The week started on Saturday last week with Raffi and Doodle here all week end and eager to make some money. Besides fixing hoses, making up foliars and drenches, doing chores, preserving food, mowing and blueberry picking, we had some great time to go swimming and play ball too, and cards before bed!

Fixing hoses with dad

I have noticed that boys who help chop vegetables are more likely to eat them also!

Our days were organized around the heat last week. One early morning Kamarin and I were sure we were going to expire after making some long moves with the layers. The layers and meat birds are right now on some “straight runs” which means just one house length per day.


Jake and Kamarin moving layers

The turkeys are doing a little fertilizing in the front yard and also we can keep a close eye on them while they are still quite young. Soon they will head to the home orchard.

We were able to get the west field all weeded – good crop of beets coming, but the carrots did not germinate well. And we replanted several beds in the west to late beets, rutabaga, dill and arugula.

Kalina, Scott and Jake making rows for dill in beds previously planted to lettuce.

We also finished mulching peppers and celeriac, a task left undone from the previous week.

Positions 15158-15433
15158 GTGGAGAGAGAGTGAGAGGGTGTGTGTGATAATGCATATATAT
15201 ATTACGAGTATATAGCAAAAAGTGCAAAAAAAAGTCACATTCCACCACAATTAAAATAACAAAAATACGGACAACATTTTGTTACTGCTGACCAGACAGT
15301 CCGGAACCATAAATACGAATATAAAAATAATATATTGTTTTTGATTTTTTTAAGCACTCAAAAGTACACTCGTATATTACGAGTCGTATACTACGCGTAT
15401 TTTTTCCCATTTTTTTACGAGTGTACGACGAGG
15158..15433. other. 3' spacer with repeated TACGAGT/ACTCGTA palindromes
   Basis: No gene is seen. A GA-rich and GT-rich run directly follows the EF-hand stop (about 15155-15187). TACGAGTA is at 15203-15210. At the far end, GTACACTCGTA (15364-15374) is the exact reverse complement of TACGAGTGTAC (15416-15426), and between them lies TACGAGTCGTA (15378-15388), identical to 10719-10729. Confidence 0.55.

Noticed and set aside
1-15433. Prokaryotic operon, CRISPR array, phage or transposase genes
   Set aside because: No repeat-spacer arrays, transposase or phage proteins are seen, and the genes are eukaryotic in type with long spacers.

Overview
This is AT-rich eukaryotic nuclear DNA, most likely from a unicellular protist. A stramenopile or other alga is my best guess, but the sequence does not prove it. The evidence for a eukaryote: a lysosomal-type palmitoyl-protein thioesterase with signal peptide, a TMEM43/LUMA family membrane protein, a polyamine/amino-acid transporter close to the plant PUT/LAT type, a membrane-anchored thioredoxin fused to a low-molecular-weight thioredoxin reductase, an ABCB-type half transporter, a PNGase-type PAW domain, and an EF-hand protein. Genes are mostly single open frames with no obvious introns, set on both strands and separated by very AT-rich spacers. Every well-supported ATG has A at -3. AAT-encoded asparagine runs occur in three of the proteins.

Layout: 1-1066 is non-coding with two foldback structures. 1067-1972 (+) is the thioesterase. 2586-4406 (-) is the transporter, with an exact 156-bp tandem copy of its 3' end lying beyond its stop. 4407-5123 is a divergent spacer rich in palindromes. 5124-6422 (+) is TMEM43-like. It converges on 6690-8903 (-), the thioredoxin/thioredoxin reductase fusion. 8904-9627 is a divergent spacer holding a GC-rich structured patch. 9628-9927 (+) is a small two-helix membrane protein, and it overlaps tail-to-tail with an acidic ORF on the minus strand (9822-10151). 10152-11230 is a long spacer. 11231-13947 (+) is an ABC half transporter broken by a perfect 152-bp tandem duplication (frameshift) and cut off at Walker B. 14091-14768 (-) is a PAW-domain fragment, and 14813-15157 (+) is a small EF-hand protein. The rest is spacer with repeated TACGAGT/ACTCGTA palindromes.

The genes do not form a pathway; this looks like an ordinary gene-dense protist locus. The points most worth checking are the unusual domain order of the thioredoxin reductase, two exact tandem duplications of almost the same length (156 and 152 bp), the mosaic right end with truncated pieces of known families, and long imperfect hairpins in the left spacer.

In the north we ripped out the peas and replanted the trellises to pole beans and cucumbers. We also tied the tomatoes and mowed between them. Kamarin has taken on the task of annihilating every tomato hornworm that he comes upon, except those that are already infested with parasitic wasp larvae.

He left on Friday with the commitment to check each and every tomato this week!

Pretty attractive little fellows! One bit me while I was ripping it in half…

In the south field we finished weeding the tulsi while Jonathan did some stirrup hoeing of our new crop of lettuce and brassicas planted the previous week, and at week’s end we were able to a reasonable handle on the corn weeding. This week we will finish that job and thin the corn some before throwing the peas vines in and doing a multi-species cover cropping in the pathways.

In the pond field we removed a tarp and planted 6 beds of carrots and 1 bed of purple top turnips. All this past week we have been soaking the planting rows with water before seeding as precipitation is scarce in this time period.

Here is our melon house (yellow house). We sprayed our heat stress foliar early in the week and then there was a flush of flowers.

Spraying is an integral part of each morning. Some double combination of Clare, Jonathan, Kamarin and Peter spend almost an hour each day with foliars and soil drenches to keep production high and support plant health.

We are constantly moving tarps off and on various parts of the fields.

And hauling sand bags around

Thursday 10 folks from the Bionutrient Food Association from Chicago and Acton came for lunch and 17 of us shared food out on the driveway at picnic tables in the best shade we could find on that hot day.

Friday was highlighted with a visit of two guys, Lee and Dan from NCAT who were interviewing farmers about barriers to organic growing. Nice visit.

Hopefully we can ponder work/life balance with lower temperatures this upcoming week.